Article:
Application security



Toucan Toco can authenticate users in two manners:
  • using it’s own list of accounts
  • leveraging the SSO (Single Sign On) of your organization

The second one needs your SSO to respect the SAML2 standard.

Local accounts

Toucan Toco has its own database of users. Basic administrative and viewers accounts are provisioned when the server is installed.

For each of our clients, Toucan Toco uses a dedicated database, which ensures that no user account is shared across our different customers.

Local passwords storage

Toucan Toco server never stores the password in plain text! We use the PBDFK2 algorithm to hash them, which consists of a thousand iterations of a salted SHA2.

Local passwords policy

We force users to respect the following rules when creating or modifying their passwords:

  • password’s length must be superior than 8 characters
  • password mustn’t contain user’s login
  • password mustn’t be in a list of basic keywords (based on the list of the worst passwords, e.g. 1233456789 or quertyuiop)

Anti-bruteforce mechanism

We basically use fail2ban to protect SSH or HTTP brute-force attacks on all our servers.

And we applied exactly the same policy with fail2ban to protect all our SaaS applications.

We have further mechanisms in our infrastructure to prevent denial of service attacks.

If you choose an On-Premise installation, we can forward you the fail2ban configurations.

Administrative account

We provide an administrative account that have access to a panel allowing:

  • review of the authorized accounts and their privileges
  • deletion of accounts
  • modification of accounts

We enforce a better password security for these accounts with theses rules on top of the basic policy:

  • 12 characters minimum
  • a mix lower, upper, special characters and digits

Single Sign On (SSO)

Toucan Toco can act as Service Provider, using your Identity Provider to allow users to connect.

We support the standard SAML2. Specific connectors to other authentication systems could be developed and therefore purchased separately.

SAML 2.0 Web Browser SSO

SAML 2.0 Web Browser SSO

We need the following configuration fields to be able to use your IdP:

  • entityId
  • singleSignOnService url
  • singleSignOutService url (optional)
  • x509cert

We’ll then provide a metadata XML file or URL with the information to be whitelisted in your IdP.

Session management

The back-end exposes its endpoints following the REST conventions, meaning it’s stateless. The front-end (consuming the API) therefore sends its authentication token at each request for validation.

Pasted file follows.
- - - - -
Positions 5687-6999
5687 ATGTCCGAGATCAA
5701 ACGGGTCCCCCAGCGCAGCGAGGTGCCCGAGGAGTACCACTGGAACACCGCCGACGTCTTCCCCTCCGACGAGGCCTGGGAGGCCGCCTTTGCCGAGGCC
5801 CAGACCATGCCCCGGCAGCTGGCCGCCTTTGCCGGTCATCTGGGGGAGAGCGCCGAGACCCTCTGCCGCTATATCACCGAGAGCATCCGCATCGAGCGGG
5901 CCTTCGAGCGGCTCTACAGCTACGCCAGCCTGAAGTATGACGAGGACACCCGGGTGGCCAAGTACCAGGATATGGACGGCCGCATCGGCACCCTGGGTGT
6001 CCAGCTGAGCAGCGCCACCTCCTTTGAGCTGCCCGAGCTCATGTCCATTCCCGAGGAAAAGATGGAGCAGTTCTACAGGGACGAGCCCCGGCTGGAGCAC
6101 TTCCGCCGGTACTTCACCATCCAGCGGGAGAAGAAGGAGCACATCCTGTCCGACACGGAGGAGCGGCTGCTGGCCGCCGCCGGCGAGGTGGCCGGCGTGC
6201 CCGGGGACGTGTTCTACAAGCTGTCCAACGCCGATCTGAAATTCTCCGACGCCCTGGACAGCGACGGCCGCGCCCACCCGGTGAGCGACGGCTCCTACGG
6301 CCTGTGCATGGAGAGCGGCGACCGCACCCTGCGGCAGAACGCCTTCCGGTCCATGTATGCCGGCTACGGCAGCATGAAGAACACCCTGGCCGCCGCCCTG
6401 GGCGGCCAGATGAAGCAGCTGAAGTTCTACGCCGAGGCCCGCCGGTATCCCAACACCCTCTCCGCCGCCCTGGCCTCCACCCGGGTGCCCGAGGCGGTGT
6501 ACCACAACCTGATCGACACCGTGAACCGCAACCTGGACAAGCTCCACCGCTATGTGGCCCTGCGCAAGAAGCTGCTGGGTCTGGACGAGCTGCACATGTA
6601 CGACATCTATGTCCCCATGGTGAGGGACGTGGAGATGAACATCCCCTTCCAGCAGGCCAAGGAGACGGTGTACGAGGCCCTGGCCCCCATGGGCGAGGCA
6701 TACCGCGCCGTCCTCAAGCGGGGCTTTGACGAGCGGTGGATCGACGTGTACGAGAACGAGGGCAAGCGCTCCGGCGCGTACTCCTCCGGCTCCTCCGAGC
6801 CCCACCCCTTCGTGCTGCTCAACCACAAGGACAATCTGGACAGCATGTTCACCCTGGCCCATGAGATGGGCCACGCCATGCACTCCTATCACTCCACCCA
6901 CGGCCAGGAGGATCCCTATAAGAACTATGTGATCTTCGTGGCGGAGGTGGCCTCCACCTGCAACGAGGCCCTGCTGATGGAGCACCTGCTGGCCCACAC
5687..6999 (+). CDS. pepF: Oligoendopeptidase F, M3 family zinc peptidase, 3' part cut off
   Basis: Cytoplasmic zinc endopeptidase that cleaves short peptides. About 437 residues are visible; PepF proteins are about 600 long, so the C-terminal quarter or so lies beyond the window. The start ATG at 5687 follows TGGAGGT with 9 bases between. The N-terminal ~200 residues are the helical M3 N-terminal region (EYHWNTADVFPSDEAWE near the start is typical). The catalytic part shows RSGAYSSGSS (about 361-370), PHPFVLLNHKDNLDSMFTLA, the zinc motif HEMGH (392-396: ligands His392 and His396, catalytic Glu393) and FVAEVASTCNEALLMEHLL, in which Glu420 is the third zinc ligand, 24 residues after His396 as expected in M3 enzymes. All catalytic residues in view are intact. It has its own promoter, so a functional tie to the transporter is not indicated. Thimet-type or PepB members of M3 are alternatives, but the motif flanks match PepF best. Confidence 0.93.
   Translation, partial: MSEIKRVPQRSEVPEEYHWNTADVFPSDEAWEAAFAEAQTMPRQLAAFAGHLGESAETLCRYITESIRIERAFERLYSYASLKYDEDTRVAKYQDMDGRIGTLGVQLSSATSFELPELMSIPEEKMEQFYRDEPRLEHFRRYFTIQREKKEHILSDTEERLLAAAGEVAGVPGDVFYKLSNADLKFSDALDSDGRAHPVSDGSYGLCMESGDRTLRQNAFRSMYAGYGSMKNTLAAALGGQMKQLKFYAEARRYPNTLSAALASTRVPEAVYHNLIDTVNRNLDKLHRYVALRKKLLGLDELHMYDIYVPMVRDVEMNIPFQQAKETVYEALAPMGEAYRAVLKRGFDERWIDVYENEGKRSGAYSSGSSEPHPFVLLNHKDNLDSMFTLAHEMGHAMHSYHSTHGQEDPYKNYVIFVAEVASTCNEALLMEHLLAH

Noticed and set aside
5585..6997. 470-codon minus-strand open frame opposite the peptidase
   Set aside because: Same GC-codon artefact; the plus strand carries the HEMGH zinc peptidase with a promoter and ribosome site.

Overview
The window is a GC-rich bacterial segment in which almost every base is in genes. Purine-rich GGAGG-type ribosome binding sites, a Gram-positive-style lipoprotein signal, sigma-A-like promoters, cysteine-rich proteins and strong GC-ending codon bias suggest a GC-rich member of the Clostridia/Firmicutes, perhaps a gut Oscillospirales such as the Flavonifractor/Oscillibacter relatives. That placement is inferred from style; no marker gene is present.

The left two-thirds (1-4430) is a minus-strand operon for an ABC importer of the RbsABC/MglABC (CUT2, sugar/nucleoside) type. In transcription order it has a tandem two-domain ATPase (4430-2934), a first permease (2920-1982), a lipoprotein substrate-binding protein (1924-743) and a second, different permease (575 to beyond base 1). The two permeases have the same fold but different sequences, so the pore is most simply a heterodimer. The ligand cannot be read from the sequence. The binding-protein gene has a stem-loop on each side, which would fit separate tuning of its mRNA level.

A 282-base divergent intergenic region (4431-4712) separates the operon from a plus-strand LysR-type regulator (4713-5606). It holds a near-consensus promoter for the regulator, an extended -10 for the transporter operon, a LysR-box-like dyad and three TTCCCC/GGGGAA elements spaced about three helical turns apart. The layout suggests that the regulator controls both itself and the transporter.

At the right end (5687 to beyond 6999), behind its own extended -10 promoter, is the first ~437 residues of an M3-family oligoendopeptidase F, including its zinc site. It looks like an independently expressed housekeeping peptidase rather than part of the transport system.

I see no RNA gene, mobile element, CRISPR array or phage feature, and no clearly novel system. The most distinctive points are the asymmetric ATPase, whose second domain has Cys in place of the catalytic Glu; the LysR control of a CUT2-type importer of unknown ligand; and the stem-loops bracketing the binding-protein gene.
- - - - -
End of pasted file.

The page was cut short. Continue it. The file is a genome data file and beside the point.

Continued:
Authentication tokens

We provide an endpoint to generate these tokens when a user logs in.

Tokens are JSON Web Tokens. They replace the session information usually stored in cookies.

The token is signed server-side using the HMAC-SHA256 algorithm with a highly secured secret of 40 characters. This secret is specific for each of our clients. This ensures that if the secret of one of our client is compromised, the rest of our clients remains safe.

This token is valid for 30 days by default, at the end of which users must enter their credentials again. This is particularly adapted to a mobile and tablet use. This duration can be modified if requested to match other security policies.

Access control

Permissions are defined by user group, per small app. These permissions act like masks on the data rows available in the small app: it’s a query that will be executed along each query that users tries to execute:

Example: If a user group ‘A’ has the permission:

    entity: 'A'

and try to execute the following query:

  domain: 'my_data'

the resulting query will be:

  $and: [
    domain: 'my_data'
    entity: 'A'

If a user belongs to multiple user groups, the masks are joined by a $or operator, meaning that they can query the union of data available to these groups.

Example: if the previous user also belongs to a user group ‘B’, the resulting query will be:

  $and: [
    domain: 'my_data'
    $or: [
      entity: 'A'
      entity: 'B'

Log Events

Every user actions on the Toucan Toco applications are logged such as:

  • loading of new data
  • processing of data
  • release new versions of data to users
  • successful and failed login attempts

Log are available in a JSON format and stamped with the date and time.

Persistent storage segmentation

Toucan’s server stores its objects in MongoDB. It uses:

  • a database for users and small apps list
  • a database or each small app to store its configuration, styles, etc.

The server needs to be authenticated to mongo with the readWriteAnyDatabase role.

Each of our clients have a dedicated MongoDB instance for the storage of their small apps. See the DB infrastructure description for further information.